- The Washington Times - Wednesday, November 24, 2010


“Being thus arived in a good harbor and brought safe to land, they fell upon their knees & blessed ye God of heaven, who had brought them over ye vast & furious ocean, and delivered them from all ye periles & miseries therof, againe to set their feete on ye firme and stable earth, their proper elemente.”

Thus wrote WIlliam Bradford, arriving in Cape Cod Bay on Nov. 9, 1620, after 65 days at sea aboard the Mayflower with 102 passengers. Bradford later became governor of Plymouth colony and included this account in “Of Plimouth Plantation” - a 270-page, vellum-bound volume measuring slightly larger than 11 by 7 inches. He continued to add to the historic record for the next 27 years.

Once the Pilgrims’ first corn harvest proved successful about a year after they landed, Gov. Bradford organized a celebratory feast with local Wampanoag tribe allies, which occurred somewhere between Sept. 21 and Nov. 11, 1621. When they are not trying to rewrite the event as a secular occurrence or “mythology,” many historians still squabble over the date, the menu and the early society itself. The prevailing sentiment cannot be altered, though. Gratitude was alive and well, and now living in America.


“Every Thanksgiving, we give thanks to God for all the blessings we have. And there are no people in the world that should be more grateful than the American people,” says Sen.-elect Marco Rubio, Florida Republican. “What we’ve had for over 200 years is unparalleled in human history - a free and prosperous society where generation after generation has been able to leave the next better off. We’re thankful for the blessings of our country, and we’re also cognizant of the responsibilities that come with those blessings.”

Mr. Rubio continues, “On this Thanksgiving holiday, let’s take a moment to reflect and remember how special a country we share, how exceptional it is in human history and how important it is we secure it for the next generation of Americans.”


“In confronting the challenges of our day, we must draw strength from the resolve of previous generations who faced their own struggles and take comfort in knowing a brighter day has always dawned on our great land. As we stand at the close of one year and look to the promise of the next, we lift up our hearts in gratitude to God for our many blessings, for one another, and for our Nation. … As Americans gather for the time-honored Thanksgiving Day meal, let us rejoice in the abundance that graces our tables, in the simple gifts that mark our days, in the loved ones who enrich our lives, and in the gifts of a gracious God. Let us recall that our forebears met their challenges with hope and an unfailing spirit, and let us resolve to do the same “

From President Obama’s 2010 Thanksgiving Day proclamation.


He is not exactly just over the river and through the woods. Try 220 miles above Earth, and grateful to be American.

“Happy Thanksgiving. I am thankful to be a crew member on the International Space Station, an amazing vehicle. And I am thankful, and I feel privileged to have been born in a country that could be a major contributor to something as magnificent as this station,” says astronaut Scott Kelly, a former F-18 pilot and U.S. Navy captain - now a NASA engineer aboard the 827,794-pound, football-field-sized space station, which has now clocked 1.7 billion miles on its odometer after a decade in space.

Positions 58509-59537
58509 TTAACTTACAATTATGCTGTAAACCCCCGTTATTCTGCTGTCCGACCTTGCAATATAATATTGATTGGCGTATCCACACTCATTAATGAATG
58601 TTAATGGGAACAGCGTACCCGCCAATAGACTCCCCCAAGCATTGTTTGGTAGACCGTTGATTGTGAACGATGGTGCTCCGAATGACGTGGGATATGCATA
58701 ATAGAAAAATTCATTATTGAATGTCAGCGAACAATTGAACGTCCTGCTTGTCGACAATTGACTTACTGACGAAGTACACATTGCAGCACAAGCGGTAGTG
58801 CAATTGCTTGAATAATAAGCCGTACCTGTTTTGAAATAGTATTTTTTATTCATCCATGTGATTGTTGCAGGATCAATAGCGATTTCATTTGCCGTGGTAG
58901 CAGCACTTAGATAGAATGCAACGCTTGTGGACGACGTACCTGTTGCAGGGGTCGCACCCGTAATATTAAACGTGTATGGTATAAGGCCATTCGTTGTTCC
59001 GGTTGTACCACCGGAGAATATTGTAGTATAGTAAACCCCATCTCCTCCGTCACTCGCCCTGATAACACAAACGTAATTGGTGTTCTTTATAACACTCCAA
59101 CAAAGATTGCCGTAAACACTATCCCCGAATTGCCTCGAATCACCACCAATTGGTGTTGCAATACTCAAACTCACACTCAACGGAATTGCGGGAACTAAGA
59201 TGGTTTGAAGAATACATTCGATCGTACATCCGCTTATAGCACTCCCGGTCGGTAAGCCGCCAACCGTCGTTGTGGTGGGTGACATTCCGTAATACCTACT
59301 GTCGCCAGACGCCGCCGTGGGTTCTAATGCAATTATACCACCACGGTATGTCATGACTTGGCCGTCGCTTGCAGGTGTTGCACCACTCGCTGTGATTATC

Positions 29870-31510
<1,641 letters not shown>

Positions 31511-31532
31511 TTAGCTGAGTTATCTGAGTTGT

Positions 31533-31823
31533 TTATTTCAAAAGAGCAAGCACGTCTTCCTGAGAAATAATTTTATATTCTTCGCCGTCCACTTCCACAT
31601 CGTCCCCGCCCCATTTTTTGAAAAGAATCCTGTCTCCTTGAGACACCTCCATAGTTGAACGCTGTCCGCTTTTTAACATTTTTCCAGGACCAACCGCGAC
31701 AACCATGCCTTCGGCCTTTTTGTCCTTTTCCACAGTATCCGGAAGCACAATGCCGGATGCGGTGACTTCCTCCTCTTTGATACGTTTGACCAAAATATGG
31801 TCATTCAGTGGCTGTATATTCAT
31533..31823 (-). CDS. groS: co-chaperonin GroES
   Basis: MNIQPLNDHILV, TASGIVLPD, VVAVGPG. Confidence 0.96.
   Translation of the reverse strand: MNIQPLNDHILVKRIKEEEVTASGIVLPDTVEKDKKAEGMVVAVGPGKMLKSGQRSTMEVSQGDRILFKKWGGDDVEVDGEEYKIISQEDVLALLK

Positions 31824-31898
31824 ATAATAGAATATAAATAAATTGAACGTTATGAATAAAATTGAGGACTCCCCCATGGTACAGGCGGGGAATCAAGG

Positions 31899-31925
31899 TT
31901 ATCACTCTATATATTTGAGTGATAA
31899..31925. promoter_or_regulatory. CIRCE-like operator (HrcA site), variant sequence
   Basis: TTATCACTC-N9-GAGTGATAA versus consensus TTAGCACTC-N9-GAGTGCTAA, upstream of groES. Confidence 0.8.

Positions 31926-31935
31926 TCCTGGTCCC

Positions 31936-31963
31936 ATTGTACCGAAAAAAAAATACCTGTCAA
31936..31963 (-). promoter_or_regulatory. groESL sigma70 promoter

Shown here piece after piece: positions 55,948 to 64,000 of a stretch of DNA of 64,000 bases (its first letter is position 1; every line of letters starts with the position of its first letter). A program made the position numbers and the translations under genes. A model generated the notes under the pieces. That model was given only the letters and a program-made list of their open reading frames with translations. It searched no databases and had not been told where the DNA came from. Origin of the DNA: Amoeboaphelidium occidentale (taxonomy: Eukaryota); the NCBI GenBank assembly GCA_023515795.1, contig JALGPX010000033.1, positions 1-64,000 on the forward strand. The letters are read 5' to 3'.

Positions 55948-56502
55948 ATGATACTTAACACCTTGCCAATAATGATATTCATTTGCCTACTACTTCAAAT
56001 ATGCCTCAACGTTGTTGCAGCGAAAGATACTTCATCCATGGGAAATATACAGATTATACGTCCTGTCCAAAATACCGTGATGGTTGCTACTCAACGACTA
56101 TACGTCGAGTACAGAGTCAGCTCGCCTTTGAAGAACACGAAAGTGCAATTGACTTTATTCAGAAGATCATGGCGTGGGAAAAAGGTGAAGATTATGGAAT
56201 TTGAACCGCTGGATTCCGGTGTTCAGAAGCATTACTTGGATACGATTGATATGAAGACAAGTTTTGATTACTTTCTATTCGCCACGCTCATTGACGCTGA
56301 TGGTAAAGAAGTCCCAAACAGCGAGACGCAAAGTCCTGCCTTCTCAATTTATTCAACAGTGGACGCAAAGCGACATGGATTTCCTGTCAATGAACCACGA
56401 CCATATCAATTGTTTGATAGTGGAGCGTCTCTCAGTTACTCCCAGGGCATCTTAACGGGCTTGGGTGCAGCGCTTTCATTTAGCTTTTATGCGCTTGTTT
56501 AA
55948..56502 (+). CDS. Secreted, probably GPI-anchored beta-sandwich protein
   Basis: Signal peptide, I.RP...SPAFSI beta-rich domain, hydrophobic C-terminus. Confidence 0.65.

NASA, incidentally, is inviting the public to send holiday greetings to the astronauts and cosmonauts aboard the space station. To send a personalized message to the crew, visit: www.nasa.gov/externalflash/postcard.


“A sallet of herbs; mussels seethed with parsley & beer; a dish of turkey, sauced; a pottage of cabbage, leeks & onions; a sweet pudding of native corn; stewed pompion (pumpkin); A chine of pork, roasted; fricassee of fish; 17th century cheesecake; a charger of Holland cheese & fruit; ciderkin and cheate bread & butter.”

Before you tuck into that 22-pound Butterball, behold the 17th-century-style Thanksgiving dinner, served Thursday to visitors at the Henry Hornblower II Visitor Center at Plimouth Plantation, near Plymouth, Mass., and hosted by “Native Wampanoag and Colonial Pilgrim interpreters.” Oh, the price? $88 per adult, $65 per child.

A 21st-century-style Thanksgiving buffet is also being served for those who might fear the likes of pompion, and maybe the chine.


“Caveman behavioral traits might kick in at Thanksgiving table before eating”

Title of a study released Tuesday by the McGill University Department of Psychology.


Holiday season? What holiday season? If you’re still clinging to your desk while others revel in domestic bliss or vacation relaxation, you’re not alone. A survey of 1,000 senior managers nationwide finds that almost a third of them do not plan to take any time off between Thanksgiving and New Year’s Day. A quarter will take “one or two days” while 19 percent will allow themselves three days. A paltry 8 percent allow themselves a week. The findings are from Office Team, a staffing service that cautions those who do choose to vacate their office to at least “have a re-entry plan.”


- 16 pounds: Average weight of the typical Thanksgiving turkey.

- 736 million pounds: Amount of turkey Americans eat on Thanksgiving.

- 46 million: Number of turkeys eaten in the U.S. on Thanksgiving.

- 226 million: Number of turkeys eaten annually in the U.S.

- 17 pounds: Amount of turkey the typical American eats each year.

- 247 million: Number of turkeys raised in the U.S. in 2010.

- $3.5 billion: Annual farm income from “turkey production.”

A “respectable bird.” (Benjamin Franklin’s description of the turkey).

Source: The National Turkey Federation

Happy Thanksgiving to all from Inside the Beltway. Gobbledeegook and prim observances to jharper@washingtontimes.com.

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